Request for imposing anti-dumping duty on certain steel products have been forwarded and is currently under-consideration by the Finance Ministry, Nagendra Nath Sinha, Union Steel Secretary, said on Tuesday.

The Ministry could also intervene if there is a need, he maintained.

The industry had raised concerns on cheaper priced offerings coming into the country across certain categories of stainless steel, and this was taken up for review and investigation by the DGTR (Directorate General of Trade Remedies).

As per findings of an investigation, Chinese imports into India shot up to 44 per cent (on an annualised basis) after the suspension of counter-vailing duty (CVD) since February 2021. It stood at 49 per cent (annualised basis) for a 9-month-period in 2022. The imposition of CVD on such imports was suggested by the DGTR.

A 19 per cent, CVD was recommended by the DGTR to the Finance Ministry.

“We have supported the stand of the DGTR (on imposing CVD), but the decision lies in the hands of the Finance Ministry,” Sinha said on the sidelines of the fourth India Steel Association conclave.

Incidentally, not just stainless steel, increasing imports coming in — particularly from China — saw India turn a net importer of finished steel (non-alloyed offerings, alloyed ones and stainless steel) in October. Imports exceeded exports by 0.28 million tonnes (mt), as per the latest provisional reports of the Steel Ministry.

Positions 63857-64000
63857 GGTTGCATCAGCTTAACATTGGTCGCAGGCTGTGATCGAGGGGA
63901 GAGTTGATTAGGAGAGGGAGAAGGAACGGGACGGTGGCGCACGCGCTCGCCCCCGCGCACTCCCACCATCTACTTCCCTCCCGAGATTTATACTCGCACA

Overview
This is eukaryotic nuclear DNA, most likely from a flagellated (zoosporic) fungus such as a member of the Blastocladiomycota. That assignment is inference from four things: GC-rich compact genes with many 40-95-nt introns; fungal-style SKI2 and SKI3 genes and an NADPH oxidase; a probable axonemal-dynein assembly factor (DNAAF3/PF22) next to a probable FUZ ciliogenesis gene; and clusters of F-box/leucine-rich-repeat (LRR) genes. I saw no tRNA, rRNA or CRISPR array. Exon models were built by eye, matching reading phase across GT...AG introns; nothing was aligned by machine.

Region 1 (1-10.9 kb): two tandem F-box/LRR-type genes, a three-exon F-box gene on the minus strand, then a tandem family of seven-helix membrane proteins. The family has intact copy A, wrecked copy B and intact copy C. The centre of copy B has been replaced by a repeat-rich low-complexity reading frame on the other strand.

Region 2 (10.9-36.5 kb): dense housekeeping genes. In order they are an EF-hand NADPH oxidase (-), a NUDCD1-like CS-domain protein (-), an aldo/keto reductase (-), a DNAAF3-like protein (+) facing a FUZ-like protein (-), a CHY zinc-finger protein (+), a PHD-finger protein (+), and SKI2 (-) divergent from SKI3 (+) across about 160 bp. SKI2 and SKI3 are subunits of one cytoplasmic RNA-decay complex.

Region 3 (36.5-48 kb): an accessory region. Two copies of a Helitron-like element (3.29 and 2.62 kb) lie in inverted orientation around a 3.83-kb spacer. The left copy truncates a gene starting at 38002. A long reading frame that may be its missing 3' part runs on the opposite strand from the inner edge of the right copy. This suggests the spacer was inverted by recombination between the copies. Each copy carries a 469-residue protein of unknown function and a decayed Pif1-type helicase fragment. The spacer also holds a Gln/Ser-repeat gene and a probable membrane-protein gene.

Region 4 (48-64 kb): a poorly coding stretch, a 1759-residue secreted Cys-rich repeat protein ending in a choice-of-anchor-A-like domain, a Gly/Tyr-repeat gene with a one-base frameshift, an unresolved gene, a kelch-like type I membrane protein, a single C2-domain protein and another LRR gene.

“Certainly for the industry they are a concern, and we share those concerns. And these keep on changing with time, like raw material issues, product related pricing also because of geo-political issues. We are certainly looking into them and if there is a secular trend, we will intervene,” Sinha told businessline.

Geo-political issues hit supply chains

According to him, coking coal — a key raw material for steel making — continues to be a resource which India is trying to secure “from mulitple countries” and in this case, the geo-political situation “raises some challenges”.

Russia and Mongolia remain the two alternative countries that India continues to explore for the supply of coking coal.

“Coal is something which we are trying to secure not just from one country, but from multiple other countries. So there the geo-political situation raises some challenges,” Sinha said.

Trade in scrap — another new-age raw-steel-making raw material — is also being limited as countries look to secure their own supplies first and go ahead with steel-making that has less carbon intensity.

Indian steel industry uses 25 mt of scrap and of this, 5-6 mt comes from abroad.

“So EU regulations will certainly impact the extent of import (of scrap), but we do not see a major impact,” he said.